10 Contemporary Books of Poetry That Use Mythology
Jeffrey Thomson, author of "Half/Life," recommends poets who adapt the classics to the modern era
Why do poets turn and return to myth? Why do we find these stories compelling? So compelling that there is currently a Tony-award-winning rock opera, Hadestown, that retells the story of Persephone as a commentary on modern love, income disparity, racial division, and wall-building.
Maybe it is because, as Roberto Colasso says in his remarkable compellation of myth and story, The Marriage of Cadmus and Harmony: “Mythical figures live many lives, die many deaths….But in each of these lives and deaths all the others are present, and we can hear their echo.” Myths are beautiful muddles and wonderful mirrors in the tangled funhouse of literature where we might glimpse ourselves once more, again and again.
When I was putting together the poems from my previous five books for Half/Life: New and Selected Poems, I noted the myths that I returned to again and again. I noticed the stories I value and echo: Achilles and Hector, Dionysus, Agamemnon, Penelope and Odysseus. These stories are a vector into something deep and complicated. They are a complicated tapestry woven with all the wonders of language and self. For me, each time I return to them I find a new thread in the weaving, a new entrance, a new song.
Here are a few books of poems that keep telling the stories we need to hear.
Meadowlands by Louise Glück
Louise Glück is one of contemporary poetry’s most accomplished retellers of myth. She has examined Achilles and Patroclus, Dante, and much more. In Meadowlands, she casts her potent gaze on Odysseus and finds a one-man wrecking crew who leaves damage and distrust in his wake. Glück weaves the story of a contemporary (perhaps her own?) marriage into the weft of Odysseus trying to return to Penelope. In doing so, she shows us the heroic resilience of the ordinary and the ordinary damage of heroism.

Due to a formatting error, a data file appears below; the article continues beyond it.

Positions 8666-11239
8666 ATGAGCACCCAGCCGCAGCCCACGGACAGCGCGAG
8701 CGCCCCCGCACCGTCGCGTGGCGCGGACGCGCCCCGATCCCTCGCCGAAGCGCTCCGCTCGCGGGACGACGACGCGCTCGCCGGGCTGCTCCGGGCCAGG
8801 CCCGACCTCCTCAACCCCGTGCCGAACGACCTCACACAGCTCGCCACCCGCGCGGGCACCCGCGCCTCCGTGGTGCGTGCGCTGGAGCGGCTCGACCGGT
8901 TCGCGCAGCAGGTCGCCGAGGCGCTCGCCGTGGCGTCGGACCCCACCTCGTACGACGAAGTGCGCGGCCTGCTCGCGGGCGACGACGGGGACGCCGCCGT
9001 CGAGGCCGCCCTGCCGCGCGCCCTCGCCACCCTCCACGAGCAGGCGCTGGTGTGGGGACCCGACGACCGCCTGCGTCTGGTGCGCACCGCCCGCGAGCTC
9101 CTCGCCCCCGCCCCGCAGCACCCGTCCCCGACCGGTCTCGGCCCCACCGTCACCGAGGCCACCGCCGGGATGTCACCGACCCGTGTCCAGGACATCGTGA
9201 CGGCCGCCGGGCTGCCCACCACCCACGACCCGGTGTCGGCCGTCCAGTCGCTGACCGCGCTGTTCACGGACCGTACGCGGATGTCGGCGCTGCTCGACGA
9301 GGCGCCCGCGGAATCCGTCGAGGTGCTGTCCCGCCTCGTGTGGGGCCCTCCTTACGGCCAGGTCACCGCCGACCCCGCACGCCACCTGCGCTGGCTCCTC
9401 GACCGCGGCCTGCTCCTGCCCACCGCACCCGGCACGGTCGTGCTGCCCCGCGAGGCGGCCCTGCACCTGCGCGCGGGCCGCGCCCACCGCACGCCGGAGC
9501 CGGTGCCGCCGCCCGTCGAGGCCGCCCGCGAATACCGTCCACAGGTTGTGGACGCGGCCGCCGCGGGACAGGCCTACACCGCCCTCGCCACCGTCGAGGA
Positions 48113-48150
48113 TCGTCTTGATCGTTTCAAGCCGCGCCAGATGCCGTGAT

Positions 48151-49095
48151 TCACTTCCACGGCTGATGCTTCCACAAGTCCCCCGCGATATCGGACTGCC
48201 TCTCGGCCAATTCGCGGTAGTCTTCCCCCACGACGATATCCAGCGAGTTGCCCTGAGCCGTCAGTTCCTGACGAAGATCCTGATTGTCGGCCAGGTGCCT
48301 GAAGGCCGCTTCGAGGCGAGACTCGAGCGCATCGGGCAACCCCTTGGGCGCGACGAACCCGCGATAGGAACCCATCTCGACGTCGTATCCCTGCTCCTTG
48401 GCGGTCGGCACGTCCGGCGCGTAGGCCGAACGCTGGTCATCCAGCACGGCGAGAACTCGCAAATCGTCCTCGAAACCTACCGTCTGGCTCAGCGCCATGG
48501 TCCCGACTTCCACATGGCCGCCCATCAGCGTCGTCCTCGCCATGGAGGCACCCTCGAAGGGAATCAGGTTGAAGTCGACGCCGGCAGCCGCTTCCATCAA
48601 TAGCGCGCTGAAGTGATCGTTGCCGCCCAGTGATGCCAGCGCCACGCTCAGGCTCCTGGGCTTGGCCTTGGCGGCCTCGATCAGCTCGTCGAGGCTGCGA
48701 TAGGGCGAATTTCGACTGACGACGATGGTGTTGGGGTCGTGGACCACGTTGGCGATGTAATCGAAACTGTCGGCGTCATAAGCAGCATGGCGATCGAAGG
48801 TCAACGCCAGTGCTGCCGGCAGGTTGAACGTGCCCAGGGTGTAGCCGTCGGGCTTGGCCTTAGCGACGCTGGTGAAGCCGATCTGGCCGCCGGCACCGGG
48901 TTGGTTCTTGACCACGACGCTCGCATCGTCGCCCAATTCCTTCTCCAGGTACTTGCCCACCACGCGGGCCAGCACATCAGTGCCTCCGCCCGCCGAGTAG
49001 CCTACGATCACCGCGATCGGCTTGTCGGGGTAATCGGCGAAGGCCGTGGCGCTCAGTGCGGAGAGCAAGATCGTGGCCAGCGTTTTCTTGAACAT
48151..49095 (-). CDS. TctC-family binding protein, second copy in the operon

The Great Fires by Jack Gilbert
Jack Gilbert is Orpheus. Orpheus bereft, without Eurydice. Orpheus alone and singing. He is Orpheus who has seen the underworld and cannot stop seeing it. Loss is his subject and the songs he sings from the death of his beloved wife cannot be unheard. The great fires that fill our lives are at once desire and damage and, as Jack Gilbert tells us, there is no way to have one without the other.
In a Time of Violence by Eavan Boland
Boland puts myth inside the domestic pastoral. The stories of Ireland and Greece come to life inside her small suburban cul-de-sac, and thus the past becomes the present. Her teenage daughter on the floor with her magazines becomes Persephone—the child lost to the underworld—just as she was once, as an Irish child adrift in the mist of England. That means that, in turn, she must become Demeter, the mother bereft. So, the cycle continues, because as she asks, “what else / can a mother give her daughter but such / beautiful rifts in time?”
Native Guard by Natasha Trethewey
There are the myths we tell ourselves as storytellers, and then then are the myths we tell ourselves about ourselves as a country. Those stories that make us feel better about who we are. And the stories we tell don’t. Because they don’t. An inventive formalist, Natasha Trethewey exposes the mythic tragedy of our common language and our shared history. In poems that make use of ancient stories and the newest forms of the American language—blues and jazz—she honors her own family and the forgotten history of the South.